My cat Nikko is back home after having his intestines scraped out in the animal ER back in June. He has a condition called mega-colon which I’m told is common in male cats. I had never heard of it before it struck my own cat, but months later, mega-colon and I am now intimately acquainted.

I could write about how awful it is to worry every day, all day, about whether my little Nikko is okay. Is the medicine working? Is he going to be able to live out his life like this? Am I going to make it, missing much-needed sleep to administer the first dose and never being able to go anywhere for more than a few hours? I could write about the log I keep: 4:15 AM – 3cc Lactulose, 1/4 tsp Miralax. 6:35 AM – decent poop. All the gory details so I can keep track.

Instead, I’ll write about how sweet it is to call Nikko over to the kitchen for a dose of medicine and hear his cute answering trill. How his feet pat on the floor as he comes, slender gray tail held straight up and strong and happy to be getting special attention from his mom.

He wants to eat his food with the dish on the door saddle now, which seems to make receiving his medicine a special event. I help him finish the last bits of food and gravy in the dish by wiping them up on my fingers so he takes the full dose that will keep him alive. His tongue is scratchy as he pulls all moisture from my finger, and his teeth gently grab the last shards of food without biting me.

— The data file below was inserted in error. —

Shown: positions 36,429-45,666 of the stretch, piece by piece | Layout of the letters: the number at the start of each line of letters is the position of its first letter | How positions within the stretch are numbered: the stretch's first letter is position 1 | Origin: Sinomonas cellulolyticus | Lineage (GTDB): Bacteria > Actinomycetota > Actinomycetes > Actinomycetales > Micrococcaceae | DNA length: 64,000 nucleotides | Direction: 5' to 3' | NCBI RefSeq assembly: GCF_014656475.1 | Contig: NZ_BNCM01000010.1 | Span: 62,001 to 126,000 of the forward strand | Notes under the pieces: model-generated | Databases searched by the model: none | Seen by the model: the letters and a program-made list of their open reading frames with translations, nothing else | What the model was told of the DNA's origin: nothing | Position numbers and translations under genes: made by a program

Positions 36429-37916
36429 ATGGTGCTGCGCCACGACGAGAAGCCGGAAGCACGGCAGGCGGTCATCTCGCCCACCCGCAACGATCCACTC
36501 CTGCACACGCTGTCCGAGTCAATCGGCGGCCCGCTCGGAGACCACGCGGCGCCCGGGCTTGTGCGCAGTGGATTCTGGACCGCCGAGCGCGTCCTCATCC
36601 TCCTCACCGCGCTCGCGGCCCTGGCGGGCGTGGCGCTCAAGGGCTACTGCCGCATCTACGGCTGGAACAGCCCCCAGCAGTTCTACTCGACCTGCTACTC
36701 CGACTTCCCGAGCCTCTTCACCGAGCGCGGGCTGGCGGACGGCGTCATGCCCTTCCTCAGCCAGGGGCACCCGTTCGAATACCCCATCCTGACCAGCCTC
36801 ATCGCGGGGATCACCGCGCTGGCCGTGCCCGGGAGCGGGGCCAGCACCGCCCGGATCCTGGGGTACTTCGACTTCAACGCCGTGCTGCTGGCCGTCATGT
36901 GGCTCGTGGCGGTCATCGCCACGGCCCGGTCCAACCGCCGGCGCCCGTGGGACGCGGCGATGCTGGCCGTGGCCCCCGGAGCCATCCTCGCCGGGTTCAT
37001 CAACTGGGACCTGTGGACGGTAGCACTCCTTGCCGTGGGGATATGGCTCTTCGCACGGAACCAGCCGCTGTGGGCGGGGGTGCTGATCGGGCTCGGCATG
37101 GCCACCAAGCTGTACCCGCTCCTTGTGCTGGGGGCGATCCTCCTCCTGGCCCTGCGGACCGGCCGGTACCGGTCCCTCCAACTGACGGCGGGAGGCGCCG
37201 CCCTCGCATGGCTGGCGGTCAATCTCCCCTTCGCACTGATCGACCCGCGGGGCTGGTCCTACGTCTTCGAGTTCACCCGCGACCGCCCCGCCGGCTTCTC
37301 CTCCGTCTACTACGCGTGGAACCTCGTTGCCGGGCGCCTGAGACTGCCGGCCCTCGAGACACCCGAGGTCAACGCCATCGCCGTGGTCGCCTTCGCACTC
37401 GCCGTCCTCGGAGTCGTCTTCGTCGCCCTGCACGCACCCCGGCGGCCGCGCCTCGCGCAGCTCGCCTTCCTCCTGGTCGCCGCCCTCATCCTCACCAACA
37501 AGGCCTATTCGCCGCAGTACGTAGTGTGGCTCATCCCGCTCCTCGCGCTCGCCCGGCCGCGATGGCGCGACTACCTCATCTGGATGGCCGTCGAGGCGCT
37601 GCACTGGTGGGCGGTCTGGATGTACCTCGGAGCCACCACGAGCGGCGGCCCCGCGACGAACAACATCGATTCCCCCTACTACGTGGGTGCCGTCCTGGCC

His dependency is total, yet he is so compliant that it adds to our already intimate relationship. I’ve tried to show my partner how to administer the meds, but he doesn’t feel confident doing it, so it’s all on me. What if I’m not here? What if I’m sick? Who will take care of Nikko?

But I am here, and I’m not sick. Maybe those things we think are dragging us away from what we thought we wanted to do in our life really are life, though perhaps not what we imagined life was going to be all about.

What is our life, after all?

Is it service to others – including our animals? Is it giving of ourselves without expecting to receive? Is it caring about someone else so much that we are glad be the difference between life or death, loneliness or inclusion, comfort or despair? Is it knowing without a shadow of a doubt that this is perfect and enough?

My being here is enough. I, in my caring and empathy, am complete and enough. An animal has taught me this, although I probably knew it before. But Nikko brought it home for me.

My life as it is, whatever I am doing, is a blessing. I am grateful.